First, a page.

It should come as no surprise when members of the business elite argue in favor of their own economic interests, narrow as these might be. More frustrating are the comments of seemingly well-meaning liberals who claim to want to address the issue of economic inequality, but haven’t taken the time to understand it, and end up making real solutions sound like impossible, utopian fantasies.
Derek Thompson, senior business editor for The Atlantic, admits that wealth inequality in the U.S. has grown tremendously and refers to it as a problem. Yet, he assumes that wealth inequality is due mainly to differences in the ownership of property and other valuable assets: rich people were able to acquire assets, those assets appreciated in value, and the rich grew richer.
It is true that since the middle of the 20th century, the U.S. personal saving rate has declined:
What Thompson misses, however, is that workers began saving less in the 1980s and 1990s because their incomes stagnated, not vice-versa. In 1980, the average corporate CEO earned 42 times the pay of the average worker. By 2011, the average corporate CEO was earning 380 times what the average worker made. That massive increase in income didn’t come from the acquisition of assets. This becomes clearer when you examine the trends in income distribution since the 1950s:
This shows exactly the opposite of what Thompson would predict. At the same time that the personal saving rate was increasing, the richest households saw their shares of national income decline. As the saving rate fell, those rich households grew richer.
What Thompson fails to account for in his analysis of economic inequality is an issue I have discussed before: the widening gap between wages and productivity. Since the early 1980s, business owners have successfully held down wage growth, but continued to drive up worker productivity. Those uncompensated productivity gains were the source of the massive expansion in wealth held by business owners and their favored elite executives and managers.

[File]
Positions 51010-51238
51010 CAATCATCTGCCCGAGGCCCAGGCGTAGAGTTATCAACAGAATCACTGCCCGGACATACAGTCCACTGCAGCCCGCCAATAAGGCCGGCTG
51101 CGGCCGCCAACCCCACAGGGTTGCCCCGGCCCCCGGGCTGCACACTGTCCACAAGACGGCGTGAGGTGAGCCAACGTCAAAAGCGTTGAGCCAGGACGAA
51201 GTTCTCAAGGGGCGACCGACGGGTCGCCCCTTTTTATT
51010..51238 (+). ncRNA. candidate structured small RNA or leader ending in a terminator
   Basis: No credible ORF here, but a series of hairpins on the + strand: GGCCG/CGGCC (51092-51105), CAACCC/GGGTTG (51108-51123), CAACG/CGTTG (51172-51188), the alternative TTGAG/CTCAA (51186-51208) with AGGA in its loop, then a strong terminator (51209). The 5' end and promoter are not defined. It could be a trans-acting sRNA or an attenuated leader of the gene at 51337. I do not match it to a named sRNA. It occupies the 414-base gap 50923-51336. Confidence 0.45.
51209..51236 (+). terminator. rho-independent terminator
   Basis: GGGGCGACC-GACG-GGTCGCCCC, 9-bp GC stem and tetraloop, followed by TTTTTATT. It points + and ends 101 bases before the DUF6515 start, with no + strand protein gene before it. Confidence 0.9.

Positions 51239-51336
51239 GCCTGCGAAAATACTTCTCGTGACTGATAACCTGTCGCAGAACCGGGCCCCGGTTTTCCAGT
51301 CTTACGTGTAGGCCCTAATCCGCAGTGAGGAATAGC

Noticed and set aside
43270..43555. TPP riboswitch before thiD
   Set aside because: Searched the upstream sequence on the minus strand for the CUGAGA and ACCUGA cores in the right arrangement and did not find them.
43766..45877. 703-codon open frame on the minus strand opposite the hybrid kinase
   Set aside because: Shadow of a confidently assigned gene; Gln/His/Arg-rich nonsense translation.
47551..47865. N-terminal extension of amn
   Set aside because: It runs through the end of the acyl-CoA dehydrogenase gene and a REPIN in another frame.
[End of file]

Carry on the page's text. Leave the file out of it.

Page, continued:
Thompson dismisses the idea of capping compensation for the business elite, suggesting that if faced with the prospect of a reduced salary, executives would decamp for countries with markets unfettered by such restrictions on income. Instead, his proposed solution to increasing economic inequality is to regulate the spending of the poor and the middle class:
“If we found ways to make poor and middle class families save more, they could invest that money in assets that got more valuable over time, and this would increase their wealth.”
Here, again, is the cumulative difference between wage and productivity increases between 1980 and 2010:
I think it would be fair to ask why workers should be “made” to save more of their wages when, over the past three decades, sixty-five percent of their productivity gains have gone into the pockets of business owners. Beyond the question of justice or fairness in such a proposal, what about its practical effect? If wages continue to be held down while productivity expands, “making” workers save more money might give them more future assets, but it won’t guarantee any reduction in the relative inequality of employers and employees.
So, what can we do to reduce economic inequality? If it had never been done before, we might reasonably conclude that a solution was beyond our means. If it had never been done in the U.S. before, we might reasonably conclude that a solution was outside the range of our social or political culture. But, as the income chart above shows, we have reduced income inequality in the U.S. By the 1970s, the U.S. became a more economically equal society than it had been before. How did we do it?
- Progressive taxation and the use of tax revenue to fund job creation, public education, and public housing
- Strengthening of workers’ bargaining power through collective bargaining
Reducing economic inequality is neither beyond our comprehension, nor beyond our means. It is, for the moment, beyond our will.